Therefore, we have introduced the Stop Foreclosures Due to Congressional Dysfunction Act (HR 4255), which requires Fannie Mae and Freddie Mac to impose a six-month forbearance on mortgage payments for people who have lost their unemployment insurance and sent a letter with 74 of our colleagues to FHFA Director Mel Watt asking his administration to do the same. Borrowers must have been current on their payments and in good standing before losing their unemployment insurance in order to qualify for the program. Not only would this be helpful to struggling Americans, but it’s a policy that is beneficial to taxpayers.

While it’s true that the housing market is bouncing back nationally, that’s not true everywhere, and housing markets are extremely local by nature. While the national foreclosure rate is 1.97 percent, that is much lower than the averages in both Pennsylvania (2.35 percent) and Nevada (2.8 percent).

If Speaker Boehner won’t bring up a bill to extend unemployment insurance in the House of Representatives, the least he can do is help people at risk of losing their homes. Speaker Boehner should do the right thing and allow a vote to extend unemployment insurance. If he won’t do that, he should at least show some compassion for those struggling to keep a roof over their heads because of his unending obstructionism.

By Rep. Matt Cartwright and Rep. Steven Horsford

Congressman Matt Cartwright represents Pennsylvania’s 17th Congressional District, which includes Schuylkill County and portions of Lackawanna, Luzerne, Monroe, Northampton and Carbon Counties. Cartwright serves on the House Natural Resources and Oversight and Government Reform Committees.

Congressman Steven Horsford represents Nevada’s 4th Congressional District, which includes Clark, Esmeralda, Lincoln, Lyon, Mineral, Nye, White Pine Counties. Horsford serves on the House Financial Services Committee.


Philly teachers create website to document district’s budget crisis

By Kevin McCorry

- Criticize your boss publicly … and your job security may be at risk.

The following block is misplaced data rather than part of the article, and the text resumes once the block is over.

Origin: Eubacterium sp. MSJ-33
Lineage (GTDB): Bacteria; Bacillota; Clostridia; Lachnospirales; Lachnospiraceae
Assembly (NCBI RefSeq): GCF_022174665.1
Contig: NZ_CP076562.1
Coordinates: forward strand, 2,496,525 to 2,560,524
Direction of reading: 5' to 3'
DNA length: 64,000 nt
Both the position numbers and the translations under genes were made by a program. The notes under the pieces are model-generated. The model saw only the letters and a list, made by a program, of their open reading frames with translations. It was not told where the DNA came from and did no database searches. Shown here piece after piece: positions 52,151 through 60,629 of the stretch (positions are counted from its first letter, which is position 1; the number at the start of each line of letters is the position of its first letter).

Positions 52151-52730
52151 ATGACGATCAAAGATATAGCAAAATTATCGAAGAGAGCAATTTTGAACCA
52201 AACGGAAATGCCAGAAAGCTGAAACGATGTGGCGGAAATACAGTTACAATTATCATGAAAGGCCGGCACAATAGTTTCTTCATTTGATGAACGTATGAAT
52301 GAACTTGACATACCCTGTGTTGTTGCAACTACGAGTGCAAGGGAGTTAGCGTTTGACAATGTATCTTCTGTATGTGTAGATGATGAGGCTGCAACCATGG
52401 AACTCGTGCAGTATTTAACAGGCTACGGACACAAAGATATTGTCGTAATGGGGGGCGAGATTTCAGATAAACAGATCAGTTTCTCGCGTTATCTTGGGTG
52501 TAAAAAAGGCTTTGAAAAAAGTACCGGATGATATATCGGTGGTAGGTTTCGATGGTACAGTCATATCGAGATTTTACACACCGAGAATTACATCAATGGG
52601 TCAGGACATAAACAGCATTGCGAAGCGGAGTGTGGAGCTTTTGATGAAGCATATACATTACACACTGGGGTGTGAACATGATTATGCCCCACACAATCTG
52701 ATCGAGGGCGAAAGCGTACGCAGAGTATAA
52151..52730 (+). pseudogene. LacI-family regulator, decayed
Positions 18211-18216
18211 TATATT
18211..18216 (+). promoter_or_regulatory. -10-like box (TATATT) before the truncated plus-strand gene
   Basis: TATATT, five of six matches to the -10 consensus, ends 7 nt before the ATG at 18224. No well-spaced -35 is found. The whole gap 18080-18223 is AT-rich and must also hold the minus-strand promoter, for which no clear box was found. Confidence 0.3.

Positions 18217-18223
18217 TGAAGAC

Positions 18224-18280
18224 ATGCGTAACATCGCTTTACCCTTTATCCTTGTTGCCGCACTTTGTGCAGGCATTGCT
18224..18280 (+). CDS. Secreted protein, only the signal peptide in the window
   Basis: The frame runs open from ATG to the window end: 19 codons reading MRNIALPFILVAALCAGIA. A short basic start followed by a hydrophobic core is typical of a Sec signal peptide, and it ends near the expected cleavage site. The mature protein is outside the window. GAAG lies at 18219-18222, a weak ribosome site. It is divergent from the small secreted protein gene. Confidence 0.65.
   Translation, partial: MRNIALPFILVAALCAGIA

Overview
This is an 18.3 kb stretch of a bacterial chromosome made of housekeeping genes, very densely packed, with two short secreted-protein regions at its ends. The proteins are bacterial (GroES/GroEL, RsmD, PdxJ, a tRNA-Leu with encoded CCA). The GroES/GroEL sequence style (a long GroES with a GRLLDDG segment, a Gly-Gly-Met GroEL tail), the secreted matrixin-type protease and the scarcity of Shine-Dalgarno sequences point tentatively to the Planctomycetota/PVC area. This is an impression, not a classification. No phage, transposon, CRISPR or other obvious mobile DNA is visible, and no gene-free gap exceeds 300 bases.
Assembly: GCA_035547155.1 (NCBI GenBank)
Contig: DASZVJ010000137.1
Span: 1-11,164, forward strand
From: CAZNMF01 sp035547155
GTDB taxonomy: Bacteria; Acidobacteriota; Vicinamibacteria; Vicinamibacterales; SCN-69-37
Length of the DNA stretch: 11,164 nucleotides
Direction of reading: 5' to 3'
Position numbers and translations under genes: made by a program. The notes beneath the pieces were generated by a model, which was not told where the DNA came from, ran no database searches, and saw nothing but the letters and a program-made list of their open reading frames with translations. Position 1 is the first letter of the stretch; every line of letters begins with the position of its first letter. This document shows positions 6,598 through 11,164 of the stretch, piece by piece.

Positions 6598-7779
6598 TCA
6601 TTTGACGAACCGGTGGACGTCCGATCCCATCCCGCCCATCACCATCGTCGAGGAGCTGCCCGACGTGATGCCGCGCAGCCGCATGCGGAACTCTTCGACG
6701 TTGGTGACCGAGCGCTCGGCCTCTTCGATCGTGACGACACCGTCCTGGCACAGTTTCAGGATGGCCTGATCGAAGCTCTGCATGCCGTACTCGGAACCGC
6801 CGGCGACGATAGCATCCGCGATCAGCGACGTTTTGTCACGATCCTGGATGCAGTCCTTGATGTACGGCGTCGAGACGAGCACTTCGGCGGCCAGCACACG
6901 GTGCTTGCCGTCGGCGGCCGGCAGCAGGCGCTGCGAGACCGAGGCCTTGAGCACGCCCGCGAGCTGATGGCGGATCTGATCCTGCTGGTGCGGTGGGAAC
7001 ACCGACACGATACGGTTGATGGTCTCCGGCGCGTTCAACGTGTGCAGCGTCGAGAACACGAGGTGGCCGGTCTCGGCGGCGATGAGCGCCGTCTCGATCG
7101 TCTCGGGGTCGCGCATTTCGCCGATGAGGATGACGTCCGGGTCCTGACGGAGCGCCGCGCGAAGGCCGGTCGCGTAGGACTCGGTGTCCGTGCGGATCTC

That’s the mantra many Philadelphia School District teachers follow in keeping their criticisms of the current funding crisis confined to anonymous message boards.

But a new website designed by a recently formed faction of the teachers union, The Caucus of Working Educators, is turning that philosophy on its head with “Philly Teachers Sound the Alarm.”

A student sets off a home-made “works bomb” outside of Feltonville School of Arts and Sciences.

Locked hallway bathrooms at Lincoln High School force students to constantly invade the nurse’s office.

The lack of access to a library at Science Leadership Academy pushes teachers to buy their own stockpiles of books.

These are just a few of the anecdotes related in the website’s first week.

“People don’t know how bad it really is,” said Larissa Pahomov, the English teacher at SLA who built the site. “We’ve been dealing with this sort of high intensity crisis for a year, and schools weren’t in the best shape financially before then either.”

Pahomov hopes more people recognize how much more difficult the job of educating students has become because of the district’s recent string of draconian budget cuts, “and hopefully when they see that they understand just how dire and how necessary it is that we take action, and that the finances of the district be righted by the state.”

Grievances, she stressed, aren’t being directed at individual school administrators, but the underfunded nature of the system as a whole.

The Caucus of Working Educators, now 100 members strong, formed last month.

In its official release upon conception, CWE said it was “fighting for fair working conditions because that translates into the best learning conditions for Philadelphia’s students.”

The district has been asking teachers to take a 5 to 13 percent pay cut, while at the same time asking them to lengthen their contractual work hours.

Contract negotiations have plodded along since the teachers union’s old pact expired in August.

In the meantime, Pahomov, a member of CWE’s steering committee, said teachers have been making the sacrifices necessary to keep the city’s students afloat.

“It’s become this absurd new normal where teachers are just expected to bend over backwards to make their classrooms work,” said Pahomov. “We do it because we’re good people … but we need the public to know that we’re doing it, because it’s become invisible to a large degree in Philadelphia.”

As for the site’s lack of anonymity: “This comes back to a classic union idea, which is that there is strength in solidarity,” she said. “There’s strength just in making those connections across the district.”


Pennsylvania AFL-CIO 41st Constitutional Convention Adjourns


- On the final day of the Pennsylvania AFL-CIO convention, AFL-CIO President Richard Trumka energized the delegates with a characteristically fiery speech that focused heavily on raising wages for America’s workers. President Trumka said that raising wages cannot take a back seat to any political party or candidate, saying “Our issues come first now, and they come second.”